This doesn’t mean there is no stigma. She cautions that hidden bias is always possible, and she notices that her ballet students have far fewer visible tattoos than her contemporary students.
Jessy Dick, a dancer with The Washington Ballet who has three easily concealable tattoos, says that many women in her company have tattoos, but it took her some time to get comfortable as a tattooed woman in ballet, where ink can perhaps run counter to the image of ballerinas as soft or delicate. As a student at Butler University, she says, there were no ballerinas with tattoos, and it wasn’t until she secured a position at The Washington Ballet that she felt unabashed about getting one. “I walked into company class and thought, ‘Oooh! Look at all these tattoos!’” she says. “I think people feel more secure once they’re professionals.”
When to Cover It Up
Women’s costumes generally show much more skin than men, making the process of covering more labor intensive. “You’re already doing so much with hair, makeup, pointe shoes—I don’t think you want to build in much more extra time,” says Dick.
She and Nakagawa agree that it’s an unspoken rule that in classical ballets, all tattoos are covered. But in contemporary work, it depends on the preference of the choreographer or director, with guidance often included with hair and makeup notes.
But just because a dancer has tattoos doesn’t mean they want to display them. Nakagawa prefers to cover his tattoos even in contemporary works. “As a dancer, I prefer not to see tattoos,” he says. “I prefer a nice clean line to my body.”
He will leave them visible if a choreographer requests it, but he finds it helpful to have a dialogue about how it fits into the piece. But generally, he and Dick say, dancers are happy for the opportunity to show their body art.
Luna, former NYCB makeup artist, says that keeping tattoos covered depends on the length of the performance, if there’s any time to reapply coverage and how much the area of skin is rubbing against a partner. “The cover generally holds, but it can fade. The best you can hope for is minimal transfer,” she says. “I recommend a final blast of Kryolan setting spray from a good distance.”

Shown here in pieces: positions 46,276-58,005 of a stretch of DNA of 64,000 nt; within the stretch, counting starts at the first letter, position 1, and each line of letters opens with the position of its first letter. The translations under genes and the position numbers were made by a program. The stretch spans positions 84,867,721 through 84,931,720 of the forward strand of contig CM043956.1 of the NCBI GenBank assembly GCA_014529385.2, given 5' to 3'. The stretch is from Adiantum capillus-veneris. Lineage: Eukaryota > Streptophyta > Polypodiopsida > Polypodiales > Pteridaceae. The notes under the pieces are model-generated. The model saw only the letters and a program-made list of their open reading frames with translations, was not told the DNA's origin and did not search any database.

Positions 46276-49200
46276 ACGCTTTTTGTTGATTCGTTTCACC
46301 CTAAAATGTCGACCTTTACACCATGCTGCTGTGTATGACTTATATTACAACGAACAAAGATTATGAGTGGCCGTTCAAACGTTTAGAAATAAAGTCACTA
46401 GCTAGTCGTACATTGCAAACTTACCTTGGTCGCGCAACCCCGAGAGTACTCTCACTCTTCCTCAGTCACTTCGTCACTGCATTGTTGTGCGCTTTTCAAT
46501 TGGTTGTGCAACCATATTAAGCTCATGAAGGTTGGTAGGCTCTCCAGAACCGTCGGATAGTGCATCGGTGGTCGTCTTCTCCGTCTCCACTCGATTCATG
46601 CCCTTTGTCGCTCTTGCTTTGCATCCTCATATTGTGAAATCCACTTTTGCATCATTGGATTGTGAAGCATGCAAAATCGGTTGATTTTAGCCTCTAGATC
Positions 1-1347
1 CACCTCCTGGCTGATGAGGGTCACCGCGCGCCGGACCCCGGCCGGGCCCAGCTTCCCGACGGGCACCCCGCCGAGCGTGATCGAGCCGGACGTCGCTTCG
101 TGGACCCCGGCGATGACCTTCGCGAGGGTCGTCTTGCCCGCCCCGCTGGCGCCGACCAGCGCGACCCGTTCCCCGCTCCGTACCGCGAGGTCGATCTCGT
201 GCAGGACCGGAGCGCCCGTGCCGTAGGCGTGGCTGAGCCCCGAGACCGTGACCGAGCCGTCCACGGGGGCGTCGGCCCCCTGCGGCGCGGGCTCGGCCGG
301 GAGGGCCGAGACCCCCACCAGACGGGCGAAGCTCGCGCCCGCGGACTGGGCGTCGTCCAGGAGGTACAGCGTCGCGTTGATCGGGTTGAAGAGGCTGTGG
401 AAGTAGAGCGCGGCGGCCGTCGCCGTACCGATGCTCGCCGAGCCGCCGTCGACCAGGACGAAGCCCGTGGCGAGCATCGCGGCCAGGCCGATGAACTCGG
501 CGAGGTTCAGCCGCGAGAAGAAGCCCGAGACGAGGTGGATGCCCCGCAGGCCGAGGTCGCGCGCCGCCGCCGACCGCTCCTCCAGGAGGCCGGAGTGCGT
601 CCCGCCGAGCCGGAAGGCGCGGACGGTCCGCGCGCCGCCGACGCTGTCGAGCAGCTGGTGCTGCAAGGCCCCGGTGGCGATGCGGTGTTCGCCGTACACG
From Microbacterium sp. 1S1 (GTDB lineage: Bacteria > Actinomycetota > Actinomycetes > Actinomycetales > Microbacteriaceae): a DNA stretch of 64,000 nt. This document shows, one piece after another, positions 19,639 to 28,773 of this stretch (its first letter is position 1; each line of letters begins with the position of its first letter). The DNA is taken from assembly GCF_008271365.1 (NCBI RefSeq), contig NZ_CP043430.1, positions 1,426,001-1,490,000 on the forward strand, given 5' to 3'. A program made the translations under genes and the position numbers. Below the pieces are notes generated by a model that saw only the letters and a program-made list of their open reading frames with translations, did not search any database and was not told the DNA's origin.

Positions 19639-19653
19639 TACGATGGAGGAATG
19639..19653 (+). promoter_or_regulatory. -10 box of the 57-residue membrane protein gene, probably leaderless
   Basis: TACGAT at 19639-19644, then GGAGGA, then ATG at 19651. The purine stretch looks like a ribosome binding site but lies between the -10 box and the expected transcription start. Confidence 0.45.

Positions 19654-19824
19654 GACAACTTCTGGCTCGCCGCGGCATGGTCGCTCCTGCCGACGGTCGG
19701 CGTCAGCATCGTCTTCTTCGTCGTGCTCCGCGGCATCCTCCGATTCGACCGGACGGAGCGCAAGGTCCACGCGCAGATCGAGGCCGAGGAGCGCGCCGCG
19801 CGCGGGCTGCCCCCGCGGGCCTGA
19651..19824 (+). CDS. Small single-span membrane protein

The most effective method for self-cover is Tattoo cover-up tape, trimming around the edges to create softer contours and avoiding an abrasive line. But many dancers will use makeup, even if not to the standard of a professional like Luna. Some products she recommends are Joe Blasco Neutralizer and Tattoo Cover, Ben Nye & Jordane tattoo cover palettes and Dermaflage’s waterproof product.
For those looking to minimize such work and concern, the best option may still be creative placement. Two of Dick’s tattoos wrap around her ankles, obscured by her pointe shoe ribbons but visible in places. They’re no less satisfying.
“Being in front of a mirror all day, I see the tattoos more than I normally would because of where they are, and it always makes me happy,” she says. “I’ve never felt, ‘Oh, I shouldn’t have gotten that.’ The tattoos grow with me.”
Editor’s note: This article has been updated to note the correct meaning in Hawaiian for Nakagawa’s tattoos.